Blizzard added its latest battleground into its rad new MOBA Heroes of the Storm this week, and boy is this map a weird one. Called “Towers of Doom,” it takes some of the most sacred principles of the genre and either throws them out the window or distorts them beyond recognition. It’s a bold experiment, but is it fun?
I only managed to play a few rounds on Towers of Doom last night since Heroes randomly assigns different maps for each game you queue up for. So far I’ve found games on it to be very fast-paced and chaotic, mostly in a good way. You can watch me play one game in the Doom Towers in this video:
To understand what’s weird about the map, I should first tell you what a standard MOBA map is at this point. All of the maps in Dota 2, League of Legends, and Heroes of the Storm focus on a single primary objective: to fight your way to the back of the enemy base and destroy a single central defensive structure. The name of this unit is different based on which game you’re playing (“ancient” in Dota 2, the “nexus” in League, and a “core” in Heroes), but the way you accomplish your objective is always the same: you push your way through several lines of the enemy team’s defenses by killing hordes of computer-controlled “minion” enemies, destroying buildings, and, presumably, fighting the enemy players in the process. A match ends when one of the two teams breaks past the last line of defenses and hacks at the enemy core until it explodes. Standard RTS stuff, almost:
The objective in Towers of Doom is still “destroy the enemy core,” but how you go about accomplishing that goal is totally different than normal. Both teams’ cores are positioned behind an impenetrable wall of defenses that will obliterate any enemy who tries to walk into them:
The map also has a line of outer defensive turrets like a standard MOBA level—though it only has one instead of the normal two.
Much like the cores, the turrets work differently than they usually do. Whenever you attack and destroy one of the opposing team’s turrets, it doesn’t just blow up and cease to exist. It comes back after a second as one of your teams turrets:
You’re probably now wondering: But if you can’t attack the core, how do you destroy it? Instead of pushing directly towards the enemy core, you have to manipulate the rest of the map by capturing other objectives in order to damage the core remotely. The core objectives are spirit altars that pop up at four different points on the map at regular intervals.
They look like this:
Controlling the alters is typical “control the point” fare: one player has to go up to it and click to begin capturing the altar, and remain unharmed for a moment to do so successfully. Once your team has captured an altar, your core and every turret you currently control will lob some sort of bird-shaped spirit cannonball at the enemy core.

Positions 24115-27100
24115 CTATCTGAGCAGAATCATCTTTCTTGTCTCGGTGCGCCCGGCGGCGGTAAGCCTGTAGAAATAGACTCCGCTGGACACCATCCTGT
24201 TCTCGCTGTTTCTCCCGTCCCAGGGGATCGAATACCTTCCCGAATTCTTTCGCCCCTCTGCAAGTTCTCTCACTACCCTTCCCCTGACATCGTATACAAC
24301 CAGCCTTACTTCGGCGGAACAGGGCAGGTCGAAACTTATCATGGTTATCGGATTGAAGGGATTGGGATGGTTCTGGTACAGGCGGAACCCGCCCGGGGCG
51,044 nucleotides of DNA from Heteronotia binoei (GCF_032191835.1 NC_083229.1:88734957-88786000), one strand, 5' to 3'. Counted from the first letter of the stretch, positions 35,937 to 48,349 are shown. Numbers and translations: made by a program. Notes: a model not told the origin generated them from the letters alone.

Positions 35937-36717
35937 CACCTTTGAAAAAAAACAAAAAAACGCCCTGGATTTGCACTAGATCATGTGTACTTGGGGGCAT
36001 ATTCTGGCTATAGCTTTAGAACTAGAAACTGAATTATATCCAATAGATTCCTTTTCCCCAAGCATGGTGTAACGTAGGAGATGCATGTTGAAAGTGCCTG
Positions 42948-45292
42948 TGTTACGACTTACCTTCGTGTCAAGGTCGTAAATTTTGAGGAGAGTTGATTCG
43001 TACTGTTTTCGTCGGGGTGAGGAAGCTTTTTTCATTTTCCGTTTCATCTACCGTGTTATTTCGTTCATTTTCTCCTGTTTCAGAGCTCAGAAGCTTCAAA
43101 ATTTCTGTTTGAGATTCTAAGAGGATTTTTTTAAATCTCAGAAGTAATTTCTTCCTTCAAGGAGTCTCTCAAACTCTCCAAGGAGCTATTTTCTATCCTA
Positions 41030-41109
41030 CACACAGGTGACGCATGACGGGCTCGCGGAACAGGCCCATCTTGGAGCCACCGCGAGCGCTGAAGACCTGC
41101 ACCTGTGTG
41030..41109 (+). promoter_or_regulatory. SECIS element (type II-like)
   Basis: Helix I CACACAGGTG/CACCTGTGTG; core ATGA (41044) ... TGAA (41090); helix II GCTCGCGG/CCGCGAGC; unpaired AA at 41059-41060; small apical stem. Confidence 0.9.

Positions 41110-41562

Each cannon deals a single unit of damage. Both teams’ cores start out with 40 hitpoints; the first to reach zero loses the match.
As I mention in the video above, Towers of Doom feels like a logical conclusion of several design trends that Heroes of the Storm has been tinkering with since its inception. The game prioritizes powerful game-changing objectives already in its other maps, just to a lesser extent. In the pirate-themed map Blackheart’s Bay, for instance, you must compete to collect gold coins as fast as possible and then turn them in to a ghost pirate at the center of the map, who rewards you by lobbing his ship’s cannons at the enemy base.
The objectives in Heroes maps are so much more powerful than anything else in the game that you pretty much have to pursue things like the gold turn-ins if you want to be serious about winning. In Blackheart’s Bay, this has lead to some curious dynamics forming. The turn-in location is located in a small square patch at the center of the map that’s outside any of the game’s three lanes—a place that might be considered part of the “jungle” in a more traditional MOBA like League. Teams will therefore spend the entire game in that single, relatively small chunk of the map in order to make sure they have complete control over the objective and prevent the enemy team from turning in. Doing so means you can easily demolish the enemy base without ever having to set foot anywhere close to its defenses.
Towers of Doom feels like Blizzard noticed the way that people were playing Blackheart’s Bay and decided to make a new map built on a concept the old level only alluded to. Rather than encouraging players to fixate on an in-game objective and thus avoid pushing straight to the enemy core, the new map requires you to. It deliberately dismantles the singular focus of normal MOBA gameplay.
I haven’t played enough games on Towers of Doom to render any final judgement on it, but I definitely find the sheer unorthodoxy of it exciting in its own right. I like Heroes of the Storm the most when it’s at its most inventive—casting aside the often-too-rigid strictures of MOBA genre demands in favor of celebrating inventiveness and fun more wholly—like they also did recently with the new two-player hero Cho’Gall. Seeing how frequently and eagerly the developers at Blizzard come up with these seemingly bonkers ideas and bring them into HOTS, it’s hard not to be enthusiastic about the future of this game.